Hawaii gets an 'A' among states for tobacco prevention
Hawaii is one of 16 states to receive an overall "A" grade from the national American Lung Association for tobacco prevention programs.
"We're thrilled," said Deborah Zysman, executive director of the Coalition for a Tobacco Free Hawaii. "That means we're leading the nation in tobacco prevention right now."
Last year Hawaii received no "A" grades in the state's progress in preventing smoking, but this year it received two, she said.
"It is national recognition of the great strides Hawaii has made this year. We still have a long ways to go, of course."
One "A" was for smoke-free air, because of the sweeping no-smoking law that took effect in November. The other was for expenditures for tobacco prevention and control, which drew a "D " grade for Hawaii in 2005.
The national association gave Hawaii a "B" for the cigarette tax. It's the same grade as last year, although the tax went up 20 cents in October to $1.60 per pack, and Hawaii has the 10th-highest state cigarette tax, Zysman said.
New Jersey has the highest state cigarette tax at $2.575, and Chicago has the highest combined state and local cigarette tax at $3.66.
Hawaii received a "C" for youth access to tobacco, the same as last year, and Zysman said she asked the national association for clarification. "It seems we meet the criteria for youth access. I think we should receive a higher grade."
Julian Lipsher, Department of Health Tobacco Prevention and Education Program public health educator, said he'd also like further explanation for the youth access grade. He said Hawaii has a strong set of protections and "very low sales to minors. "I think we have one of the lowest sales-to-minor rates in the nation."
Regarding the "A" for smoke-free air, Lipsher noted the state's new smoke-free workplace law. He said Hawaii has had protections against smoking for a number of years at the county level, but received lower grades in the past because there was no state law.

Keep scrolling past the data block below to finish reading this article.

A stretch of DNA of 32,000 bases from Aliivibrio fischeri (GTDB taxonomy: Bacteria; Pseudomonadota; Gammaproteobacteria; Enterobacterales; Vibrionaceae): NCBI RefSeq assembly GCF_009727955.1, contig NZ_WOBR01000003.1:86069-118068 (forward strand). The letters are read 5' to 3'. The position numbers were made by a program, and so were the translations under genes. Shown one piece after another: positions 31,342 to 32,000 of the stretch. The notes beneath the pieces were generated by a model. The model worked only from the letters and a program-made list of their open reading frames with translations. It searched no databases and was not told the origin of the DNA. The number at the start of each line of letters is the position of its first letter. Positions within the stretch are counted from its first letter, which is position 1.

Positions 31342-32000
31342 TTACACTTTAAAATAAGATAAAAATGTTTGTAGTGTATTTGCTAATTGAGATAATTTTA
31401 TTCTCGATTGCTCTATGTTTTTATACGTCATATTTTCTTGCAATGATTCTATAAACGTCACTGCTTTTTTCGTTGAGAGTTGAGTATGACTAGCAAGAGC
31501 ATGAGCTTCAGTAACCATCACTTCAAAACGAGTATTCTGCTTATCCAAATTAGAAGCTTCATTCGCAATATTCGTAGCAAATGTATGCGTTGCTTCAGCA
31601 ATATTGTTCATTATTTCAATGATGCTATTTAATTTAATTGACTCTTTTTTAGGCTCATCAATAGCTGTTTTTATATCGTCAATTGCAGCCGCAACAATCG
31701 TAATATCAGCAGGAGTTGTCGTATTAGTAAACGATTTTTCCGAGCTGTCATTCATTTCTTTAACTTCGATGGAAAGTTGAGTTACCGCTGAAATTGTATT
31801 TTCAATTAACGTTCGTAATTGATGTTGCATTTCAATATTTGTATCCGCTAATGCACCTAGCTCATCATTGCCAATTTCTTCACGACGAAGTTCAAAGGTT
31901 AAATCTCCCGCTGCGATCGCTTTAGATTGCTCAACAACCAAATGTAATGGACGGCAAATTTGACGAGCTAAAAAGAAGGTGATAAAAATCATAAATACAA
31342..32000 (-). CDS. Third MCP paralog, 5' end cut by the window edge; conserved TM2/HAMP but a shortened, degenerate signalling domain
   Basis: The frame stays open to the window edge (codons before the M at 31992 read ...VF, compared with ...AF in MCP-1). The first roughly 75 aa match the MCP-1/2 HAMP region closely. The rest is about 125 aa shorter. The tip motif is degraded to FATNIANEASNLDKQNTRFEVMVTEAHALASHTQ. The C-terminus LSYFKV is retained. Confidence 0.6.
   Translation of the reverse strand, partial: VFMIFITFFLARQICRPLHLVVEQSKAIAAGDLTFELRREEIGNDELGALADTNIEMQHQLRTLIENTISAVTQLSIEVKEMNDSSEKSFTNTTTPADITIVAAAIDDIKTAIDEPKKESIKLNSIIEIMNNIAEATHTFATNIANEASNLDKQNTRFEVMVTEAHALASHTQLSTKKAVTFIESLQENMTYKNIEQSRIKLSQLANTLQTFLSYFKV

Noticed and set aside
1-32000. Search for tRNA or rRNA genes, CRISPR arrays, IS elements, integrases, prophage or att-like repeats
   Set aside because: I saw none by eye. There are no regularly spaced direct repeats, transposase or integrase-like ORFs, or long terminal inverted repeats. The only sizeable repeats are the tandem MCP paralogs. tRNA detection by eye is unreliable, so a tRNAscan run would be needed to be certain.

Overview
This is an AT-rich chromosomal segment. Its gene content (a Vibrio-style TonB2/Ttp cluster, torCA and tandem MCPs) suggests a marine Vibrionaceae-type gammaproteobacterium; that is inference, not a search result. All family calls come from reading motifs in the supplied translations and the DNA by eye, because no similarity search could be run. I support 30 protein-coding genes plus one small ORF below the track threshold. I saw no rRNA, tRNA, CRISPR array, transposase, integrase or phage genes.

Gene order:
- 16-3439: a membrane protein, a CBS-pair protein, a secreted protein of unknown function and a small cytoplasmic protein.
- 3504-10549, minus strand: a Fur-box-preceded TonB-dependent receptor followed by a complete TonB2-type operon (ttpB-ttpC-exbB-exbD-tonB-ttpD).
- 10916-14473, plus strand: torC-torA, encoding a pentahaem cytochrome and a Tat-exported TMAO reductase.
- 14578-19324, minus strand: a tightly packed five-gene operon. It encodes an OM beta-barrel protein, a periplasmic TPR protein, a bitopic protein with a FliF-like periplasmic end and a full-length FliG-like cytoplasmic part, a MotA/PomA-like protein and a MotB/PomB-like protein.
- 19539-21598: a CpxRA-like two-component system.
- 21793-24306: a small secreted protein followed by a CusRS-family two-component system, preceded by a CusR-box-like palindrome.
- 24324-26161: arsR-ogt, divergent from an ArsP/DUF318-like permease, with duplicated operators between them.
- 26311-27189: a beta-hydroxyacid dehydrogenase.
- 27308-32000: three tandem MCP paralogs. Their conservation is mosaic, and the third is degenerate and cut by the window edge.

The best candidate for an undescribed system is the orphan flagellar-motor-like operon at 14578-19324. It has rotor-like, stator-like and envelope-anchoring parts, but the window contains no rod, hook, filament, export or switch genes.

Zysman said a 2005 law that took effect in December requiring anyone in Hawaii selling tobacco products to have a license helped bump up Hawaii's grades.
"That will make sure, when we do inspections, that we have a good list to know who is selling tobacco products," she said.
Sterling Yee, American Lung Association of Hawaii president, called Hawaii's two upgrades "significant and much deserved." However, he noted that the state's 2006 expenditure of $10.4 million for tobacco control and prevention is below the minimum $10.8 million in state spending recommended by the U.S. Centers for Disease Control and Prevention.
"Tobacco remains the leading preventable cause of death and disease in both Hawaii and the nation," Yee pointed out, adding that prevention and control programs have proven effective where they are "comprehensive, well funded and sustained over many years.'
The "A" for tobacco control expenditures is based on tobacco-related health promotion and prevention money that was not counted previously, as well as anticipated increases from the Hawaii tobacco trust fund, the lung association said.
Zysman and Lipsher said the comprehensive no-smoking law that took effect Nov. 16 is working out well.
"Overnight, signs were up where they needed to go, and when I've been going to bars and restaurants, it (the law) seems to be implemented quite successfully," Zysman said.
"Mostly I've been hearing nothing but thanks. People say they are going out more, that it's nice to go home from work and it's nice to not smell like cigarettes."
The Health Department is taking an educational approach to enforcement, issuing letters when it receives a complaint. But complaints declined substantially after the first few weeks, Lipsher said. "There is widespread compliance."
Although the no-smoking bill had been proposed in the Legislature for many years, Lipsher said, "This is the right time. We have gotten a great deal of public understanding and cooperation."